Concerts

Summerfest 2017: The Art and Soul of Chamber Music

In his first inaugural address, Abraham Lincoln faced a divided nation. Less than a month before his March 4, 1861 speech, seven states formally declared themselves the Confederate States of America, tearing asunder a young nation that was only eighty-five years old. Urging his listeners to come together, Lincoln appealed to the “mystic chords of memory” that would “swell the chorus of the Union, when again touched…by the better angels of our nature.” Today, we again find ourselves needing those better angels, needing to find reconciliation and union. As artists, we believe that nothing is as powerful as music in bringing us together, helping us find and celebrate our shared humanity. So invite a friend and join Summerfest this July as we evoke President Lincoln’s Chords of Memory through a series of concerts designed to remind us of who we were, who we are, and who we still might become.

Week1July 8, 9: Czech Us Out!

When Bedrich Smetana set out to be a composer in the mid-19th century, he could not find a musical memory upon which to base his music. As part of the Austrian Empire, his native Bohemia sounded German. Rising to the challenge in works like his autobiographical String Quartet No. 1, “From My Life,” Smetana gave future Czech composers a basis upon which to build a national music. Remembering Smetana, Pavel Hass wrote a striking Wind Quintet early in his short career that included folk tunes and dances from the Moravian region of the Czech lands. And following World War II, Cezch composers like Jiří Jaroch added their own touches to the national sound with works like Jaroch’s Detska Suita (Children’s Suite), a delightful composition designed to entertain children and to help adults remember their own childhoods. Buy Tickets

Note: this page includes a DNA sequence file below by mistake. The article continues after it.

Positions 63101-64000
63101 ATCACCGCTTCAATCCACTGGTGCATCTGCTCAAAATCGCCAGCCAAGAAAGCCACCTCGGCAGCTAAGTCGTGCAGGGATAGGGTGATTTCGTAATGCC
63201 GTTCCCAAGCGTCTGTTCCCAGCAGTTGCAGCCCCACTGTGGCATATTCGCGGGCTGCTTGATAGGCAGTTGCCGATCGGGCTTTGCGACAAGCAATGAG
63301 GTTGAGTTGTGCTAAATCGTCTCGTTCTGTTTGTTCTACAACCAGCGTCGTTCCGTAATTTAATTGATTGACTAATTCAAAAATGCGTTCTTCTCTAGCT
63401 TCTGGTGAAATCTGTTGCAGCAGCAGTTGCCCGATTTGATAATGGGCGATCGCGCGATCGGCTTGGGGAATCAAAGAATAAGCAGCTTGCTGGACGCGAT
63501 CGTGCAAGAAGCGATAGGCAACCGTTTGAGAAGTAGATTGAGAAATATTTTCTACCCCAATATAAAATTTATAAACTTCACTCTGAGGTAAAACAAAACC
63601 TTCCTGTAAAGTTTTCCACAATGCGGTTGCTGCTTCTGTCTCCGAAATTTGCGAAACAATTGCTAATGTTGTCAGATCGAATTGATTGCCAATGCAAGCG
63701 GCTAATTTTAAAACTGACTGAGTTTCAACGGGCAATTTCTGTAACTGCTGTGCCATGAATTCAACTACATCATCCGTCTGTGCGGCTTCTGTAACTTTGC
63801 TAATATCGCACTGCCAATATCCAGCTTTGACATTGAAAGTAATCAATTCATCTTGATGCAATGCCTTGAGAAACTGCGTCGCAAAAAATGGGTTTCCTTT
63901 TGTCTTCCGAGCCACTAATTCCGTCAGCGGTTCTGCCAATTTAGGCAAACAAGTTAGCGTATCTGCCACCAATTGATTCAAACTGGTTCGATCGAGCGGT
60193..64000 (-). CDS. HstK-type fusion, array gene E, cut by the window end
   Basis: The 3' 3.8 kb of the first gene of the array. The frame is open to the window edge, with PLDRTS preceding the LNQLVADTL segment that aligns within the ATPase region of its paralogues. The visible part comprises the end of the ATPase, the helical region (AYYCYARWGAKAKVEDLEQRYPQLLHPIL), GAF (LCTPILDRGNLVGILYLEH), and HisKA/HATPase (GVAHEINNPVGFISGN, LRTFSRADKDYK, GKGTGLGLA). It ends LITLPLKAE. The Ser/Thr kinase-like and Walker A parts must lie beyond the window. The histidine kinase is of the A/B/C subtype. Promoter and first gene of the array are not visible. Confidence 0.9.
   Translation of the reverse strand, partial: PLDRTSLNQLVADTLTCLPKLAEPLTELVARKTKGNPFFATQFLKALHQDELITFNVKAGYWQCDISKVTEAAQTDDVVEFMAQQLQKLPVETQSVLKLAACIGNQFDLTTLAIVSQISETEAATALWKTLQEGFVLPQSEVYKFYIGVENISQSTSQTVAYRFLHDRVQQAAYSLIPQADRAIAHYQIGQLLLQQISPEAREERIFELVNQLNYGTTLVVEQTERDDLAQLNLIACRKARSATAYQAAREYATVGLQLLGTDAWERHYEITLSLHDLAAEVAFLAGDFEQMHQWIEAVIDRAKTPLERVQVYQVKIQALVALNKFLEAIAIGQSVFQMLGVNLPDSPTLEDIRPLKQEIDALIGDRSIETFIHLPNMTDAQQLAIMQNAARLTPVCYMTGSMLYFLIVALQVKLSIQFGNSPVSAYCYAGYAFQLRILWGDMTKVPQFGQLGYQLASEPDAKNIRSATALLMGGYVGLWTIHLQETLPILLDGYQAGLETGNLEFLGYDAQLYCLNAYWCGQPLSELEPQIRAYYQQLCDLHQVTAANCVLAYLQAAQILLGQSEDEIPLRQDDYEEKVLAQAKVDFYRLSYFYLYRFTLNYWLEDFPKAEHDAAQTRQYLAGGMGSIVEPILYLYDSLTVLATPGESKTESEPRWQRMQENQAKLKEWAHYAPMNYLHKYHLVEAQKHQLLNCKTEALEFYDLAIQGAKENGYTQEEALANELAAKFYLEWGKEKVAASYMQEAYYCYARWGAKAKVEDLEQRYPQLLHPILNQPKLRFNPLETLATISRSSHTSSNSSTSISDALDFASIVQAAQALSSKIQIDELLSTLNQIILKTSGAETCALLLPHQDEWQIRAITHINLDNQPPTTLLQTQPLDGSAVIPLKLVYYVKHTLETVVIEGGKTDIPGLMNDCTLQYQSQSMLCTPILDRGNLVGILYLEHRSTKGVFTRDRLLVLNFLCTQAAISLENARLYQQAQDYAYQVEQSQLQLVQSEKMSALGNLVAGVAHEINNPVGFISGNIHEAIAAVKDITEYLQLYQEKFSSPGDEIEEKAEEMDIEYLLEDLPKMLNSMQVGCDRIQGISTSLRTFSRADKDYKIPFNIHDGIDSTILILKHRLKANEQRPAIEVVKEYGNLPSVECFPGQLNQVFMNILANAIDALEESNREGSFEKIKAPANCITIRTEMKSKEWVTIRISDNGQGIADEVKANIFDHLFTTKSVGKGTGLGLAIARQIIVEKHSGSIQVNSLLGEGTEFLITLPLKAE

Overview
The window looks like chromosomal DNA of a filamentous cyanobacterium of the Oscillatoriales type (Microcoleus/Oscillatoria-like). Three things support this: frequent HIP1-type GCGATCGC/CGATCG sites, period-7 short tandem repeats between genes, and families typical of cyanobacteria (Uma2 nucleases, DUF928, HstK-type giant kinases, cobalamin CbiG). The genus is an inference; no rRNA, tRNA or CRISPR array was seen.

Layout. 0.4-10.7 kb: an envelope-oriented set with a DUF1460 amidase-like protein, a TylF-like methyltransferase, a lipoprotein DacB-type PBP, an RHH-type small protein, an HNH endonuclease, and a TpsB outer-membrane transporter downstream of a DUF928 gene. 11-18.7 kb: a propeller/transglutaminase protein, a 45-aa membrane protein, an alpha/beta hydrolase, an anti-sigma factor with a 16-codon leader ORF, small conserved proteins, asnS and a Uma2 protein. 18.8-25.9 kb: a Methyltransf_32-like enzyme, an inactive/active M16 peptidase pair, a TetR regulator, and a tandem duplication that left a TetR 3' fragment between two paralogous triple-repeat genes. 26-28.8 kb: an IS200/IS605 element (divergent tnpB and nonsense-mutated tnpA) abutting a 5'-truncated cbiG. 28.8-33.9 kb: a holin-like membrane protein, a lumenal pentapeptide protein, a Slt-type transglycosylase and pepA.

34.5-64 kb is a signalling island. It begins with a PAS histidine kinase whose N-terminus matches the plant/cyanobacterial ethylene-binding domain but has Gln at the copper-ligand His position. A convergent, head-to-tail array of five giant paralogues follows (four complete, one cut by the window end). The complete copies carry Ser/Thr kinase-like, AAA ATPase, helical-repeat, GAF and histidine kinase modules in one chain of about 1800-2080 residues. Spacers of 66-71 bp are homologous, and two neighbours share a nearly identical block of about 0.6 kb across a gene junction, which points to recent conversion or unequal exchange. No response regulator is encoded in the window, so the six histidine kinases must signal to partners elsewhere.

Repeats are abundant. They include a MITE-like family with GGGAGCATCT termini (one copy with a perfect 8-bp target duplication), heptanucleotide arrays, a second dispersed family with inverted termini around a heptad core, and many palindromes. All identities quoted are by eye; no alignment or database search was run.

Week2July 15, 16: Romance

Maurice Ravel once remarked, “Great music…must come from the heart.” His Piano Trio in A minor lives up to that remark with rhythmic patterns and subtle melodies that recall Ravel’s childhood in the Basque region of France and the emotions it wears on its sleeve. Similarly, Charles Griffes’s Three Tone Pictures uses the Impressionist style and exotic melodies to paint poems by Edgar Allen Poe. Serenades, those light and playful works dedicated to an individual and played outdoors, make up the central part of our second week. We often picture a young man with a guitar serenading a beautiful maiden on a balcony, but Reynaldo Hahn’s and Carl Nielsen’s serenades have something different in mind. Hahn’s Serenade, unpublished at his death, is classical in its structure and similarly restrained in its affect, as though our young suitor were shyly singing to his beloved. Nielsen’s cheekily named Serenata-Invano (or Useless Serenade) finds a group of men fruitlessly serenading a young woman only to give up and return to the pub for the evening. Buy Tickets

fringefest-concert16July 22, 23, 27, 28: Summerfest is for the Birds at the Fringe Festival

For our third week, Summerfest is explicitly bringing together our community by performing at the Fringe Festival. Our first work on the program is a celebration of all the arts presented at the festival as Michael Horwood’s Birds combines music and over 120 projected images to tell a story designed by Toronto writer Michael Schulman. You’ll hear “Baby Birds,” “Endangered Birds,” and even “Strange Birds” come vividly to life. Continuing the bird theme, we conclude with Thomas Albert’s Thirteen Ways, which sets Wallace Stevens’s poem “Thirteen Ways of Looking at a Blackbird” by having the musicians read lines from the poem painting them musically. Much like Horwood’s birds, Albert’s blackbird comes to us in different perspectives, asking us to check our memory of the blackbird’s song against what we hear.

Week3July 29, 30: Joy and Remembrance; Awakening of the Spirit

Even before Bobby McFerrin urged us to “Don’t Worry Be Happy,” American culture celebrated the optimist and built the “Happiest Place on Earth.” But surviving and then remembering hard times has a cathartic effect that brings communities close together. Margaret Brouwer’s song Whom Do You Call Angel Now? recalls the tragedy of September 11, 2001 with stark, simple music that allows the text to speak. Similarly, Osvaldo Golijov’s Tenebrae mourns renewed violence in Israel while placing it in a global perspective. However, in the midst of our sorrow, there is always hope, whether in the clean lines and light textures of Maurice Emmanuel’s Sonata, op. 11, the beautiful structure of a Trio Sonata by Johann Sebastian Bach, or the remembrance of past music and the power it can play in helping us move on to the future in Bruce Adolphe’s Bridgehampton Concerto. Buy Tickets